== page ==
Beck for Baby

It’s a popular practice to play music for your baby while it’s still in utero (although I don’t know how popular actually playing Nirvana’s In Utero might be). Steph and I have purchased a cheap pair of headphones that are flexible enough to stretch out and cling to her belly, and we occasionally entertain the kid with some tunes. Previously, it’s been mostly Steph’s music. He’s reportedly reacted well to common baby music, but also to Madeleine Peyroux, so I figure there’s hope for his tastes yet.

To that end, I chose to play him some Beck tonight. Some “experts” who have “doctorate degrees” and have studied child development and psychology for “decades” will tell you that rock music, or whatever it is that Beck plays, is “too complex” for a baby to understand. I would point out that actually understanding Beck’s music is a step in the wrong direction for those who want to appreciate his work, but I digress. I carefully avoided Analog Odyssey (you may choose to do the same) and chose three songs that I wanted my boy to hear, and we stretched the headphones out and plugged him in for a mini-concert, sans-puppets.

The first (which, regrettably, is not on iTunes) was “He’s a Mighty Good Leader”, from Beck’s early album One Foot in the Grave. I thought it would be hard to start him off with anything simpler than this without removing rhythm and notes altogether. The song almost removes the rhythm by itself. He seemed to like it.

The second song I picked is one of my personal Beck favorites, although no one would probably guess it: “Ramshackle”, off the smash hit Odelay. The plodding calm of that song catches me every time. It’s just gorgeous. I want to be there with Beck, strumming my guitar, tapping my foot, lazily droning that chorus. Stuck together, one and all.

Steph requested something more upbeat for the last one. I figured that something a bit more pure, tonally speaking, might be an interesting contrast, so I pulled out “Bad Cartridge” [E-Pro] from his GameBoy Variations EP. Steph was initially concerned that it would be too much for his little ears, but considering the fact that this particular EP is too much for the ears of most of humanity, I trusted that the genes would sort it out. I mean, I at least want him to know what video games used to sound like, don’t I? Don’t I have that responsibility?! Yes. Yes I do.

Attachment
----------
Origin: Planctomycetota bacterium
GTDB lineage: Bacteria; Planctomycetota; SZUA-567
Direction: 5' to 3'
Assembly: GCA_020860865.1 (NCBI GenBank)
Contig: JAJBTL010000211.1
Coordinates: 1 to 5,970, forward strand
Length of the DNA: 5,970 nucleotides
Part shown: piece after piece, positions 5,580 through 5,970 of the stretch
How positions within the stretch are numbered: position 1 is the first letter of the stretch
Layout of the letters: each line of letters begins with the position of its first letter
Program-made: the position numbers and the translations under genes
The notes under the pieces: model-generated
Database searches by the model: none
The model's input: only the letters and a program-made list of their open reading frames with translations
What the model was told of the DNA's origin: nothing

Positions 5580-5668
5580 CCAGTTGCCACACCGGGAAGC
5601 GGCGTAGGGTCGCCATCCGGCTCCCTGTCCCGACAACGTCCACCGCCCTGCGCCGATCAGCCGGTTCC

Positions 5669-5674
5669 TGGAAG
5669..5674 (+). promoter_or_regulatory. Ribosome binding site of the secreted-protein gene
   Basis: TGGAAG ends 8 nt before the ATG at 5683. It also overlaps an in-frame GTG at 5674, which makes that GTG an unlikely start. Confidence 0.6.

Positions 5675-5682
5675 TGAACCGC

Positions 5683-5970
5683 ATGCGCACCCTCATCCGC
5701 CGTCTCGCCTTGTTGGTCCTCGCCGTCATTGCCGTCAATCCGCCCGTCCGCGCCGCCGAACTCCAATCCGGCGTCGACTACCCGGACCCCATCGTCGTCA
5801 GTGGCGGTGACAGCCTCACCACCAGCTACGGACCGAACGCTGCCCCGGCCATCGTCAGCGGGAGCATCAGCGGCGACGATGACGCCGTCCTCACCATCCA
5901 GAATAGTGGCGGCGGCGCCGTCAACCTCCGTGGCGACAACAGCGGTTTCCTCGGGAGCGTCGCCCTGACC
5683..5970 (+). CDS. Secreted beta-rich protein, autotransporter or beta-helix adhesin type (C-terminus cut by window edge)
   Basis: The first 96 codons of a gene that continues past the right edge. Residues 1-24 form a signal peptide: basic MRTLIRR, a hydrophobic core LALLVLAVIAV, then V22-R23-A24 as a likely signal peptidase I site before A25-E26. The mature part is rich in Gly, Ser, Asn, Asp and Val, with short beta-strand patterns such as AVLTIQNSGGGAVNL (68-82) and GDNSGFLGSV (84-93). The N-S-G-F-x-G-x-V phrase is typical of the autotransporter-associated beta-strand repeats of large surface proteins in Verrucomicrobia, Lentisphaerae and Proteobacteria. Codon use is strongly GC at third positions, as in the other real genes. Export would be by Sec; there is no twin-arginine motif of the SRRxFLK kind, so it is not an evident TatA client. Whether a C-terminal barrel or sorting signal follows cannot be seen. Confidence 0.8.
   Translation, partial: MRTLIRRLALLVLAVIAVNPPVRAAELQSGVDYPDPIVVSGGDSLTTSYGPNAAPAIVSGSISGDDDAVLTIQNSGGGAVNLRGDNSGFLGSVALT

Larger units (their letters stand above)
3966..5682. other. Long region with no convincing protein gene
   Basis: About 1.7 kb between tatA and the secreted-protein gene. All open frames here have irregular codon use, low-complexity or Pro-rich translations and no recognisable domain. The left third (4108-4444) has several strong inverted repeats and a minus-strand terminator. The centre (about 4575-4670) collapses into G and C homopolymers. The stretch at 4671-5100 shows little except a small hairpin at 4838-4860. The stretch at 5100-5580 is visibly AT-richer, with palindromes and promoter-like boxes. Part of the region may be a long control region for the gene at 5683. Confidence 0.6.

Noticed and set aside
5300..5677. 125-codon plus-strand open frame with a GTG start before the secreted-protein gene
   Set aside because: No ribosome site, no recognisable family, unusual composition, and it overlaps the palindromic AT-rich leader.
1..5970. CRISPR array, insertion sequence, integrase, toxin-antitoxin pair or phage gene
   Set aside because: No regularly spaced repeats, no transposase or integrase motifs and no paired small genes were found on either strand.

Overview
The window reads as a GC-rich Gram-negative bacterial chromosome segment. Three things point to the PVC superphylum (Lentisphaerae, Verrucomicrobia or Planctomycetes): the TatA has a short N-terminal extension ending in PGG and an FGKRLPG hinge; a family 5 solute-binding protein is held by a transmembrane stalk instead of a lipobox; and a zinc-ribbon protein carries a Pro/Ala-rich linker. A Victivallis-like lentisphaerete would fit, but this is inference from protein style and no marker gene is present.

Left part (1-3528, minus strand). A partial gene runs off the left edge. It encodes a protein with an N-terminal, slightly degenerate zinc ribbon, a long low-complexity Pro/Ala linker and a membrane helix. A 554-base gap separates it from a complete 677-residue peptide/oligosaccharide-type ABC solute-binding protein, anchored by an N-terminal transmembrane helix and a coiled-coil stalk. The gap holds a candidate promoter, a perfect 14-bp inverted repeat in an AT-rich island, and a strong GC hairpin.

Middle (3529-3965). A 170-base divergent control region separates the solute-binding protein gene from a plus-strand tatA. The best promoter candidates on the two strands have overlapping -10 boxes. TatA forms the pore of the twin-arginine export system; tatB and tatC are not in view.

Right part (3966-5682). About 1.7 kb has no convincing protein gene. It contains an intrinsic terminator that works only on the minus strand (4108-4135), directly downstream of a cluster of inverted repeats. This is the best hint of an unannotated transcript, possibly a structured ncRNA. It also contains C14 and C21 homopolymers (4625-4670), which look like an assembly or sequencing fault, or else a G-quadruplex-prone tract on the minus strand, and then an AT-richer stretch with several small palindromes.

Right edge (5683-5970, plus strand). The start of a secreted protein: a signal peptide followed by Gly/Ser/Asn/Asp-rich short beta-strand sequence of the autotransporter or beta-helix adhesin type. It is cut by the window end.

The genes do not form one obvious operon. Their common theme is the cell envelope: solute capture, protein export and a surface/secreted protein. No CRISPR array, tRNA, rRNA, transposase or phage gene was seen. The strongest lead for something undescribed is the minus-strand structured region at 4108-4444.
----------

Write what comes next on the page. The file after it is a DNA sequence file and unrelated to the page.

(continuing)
5 thoughts on “Beck for Baby

  1. Nicole and I have been Netflixing *Undeclared*, an uneven but sometimes quite funny show about freshmen in college, created by the now-famous Judd Apatow and Seth Rogen. There’s a great scene on the second disc (which is much better than the first), where a guy decides to tell his parents that he has become a music major by performing in the talent show. His song is modeled on his hero, Beck. To see him try and pull a Beck left me laughing well after the episode ended. I know you’d appreciate it.

  2. With Nintendo in mind, you should play him the ocarina of time, or the ballad of Hyrule forest. Some fantastic orchestral Zelda is good for young ears. At least, it makes me smile picturing his first real dancing a year or two from now to an epic Nintendo ballad:) Just think of the 10 year old Talent show he’ll put on for you and Steph, Mario style.

  3. I just want to point out that this entire baby-music phenomenon sprung from a single study that showed that mozart made people perform better on a particular type of IQ test. Unfortunately, this study was done on teenagers, and the effects of the music lasted, get this, 15 minutes. There were *no* long-term effects, and *no* similar study has been performed on babies.

    But hey, your baby will probably enjoy the music, so go ahead. Just don’t expect it to make him any smarter.

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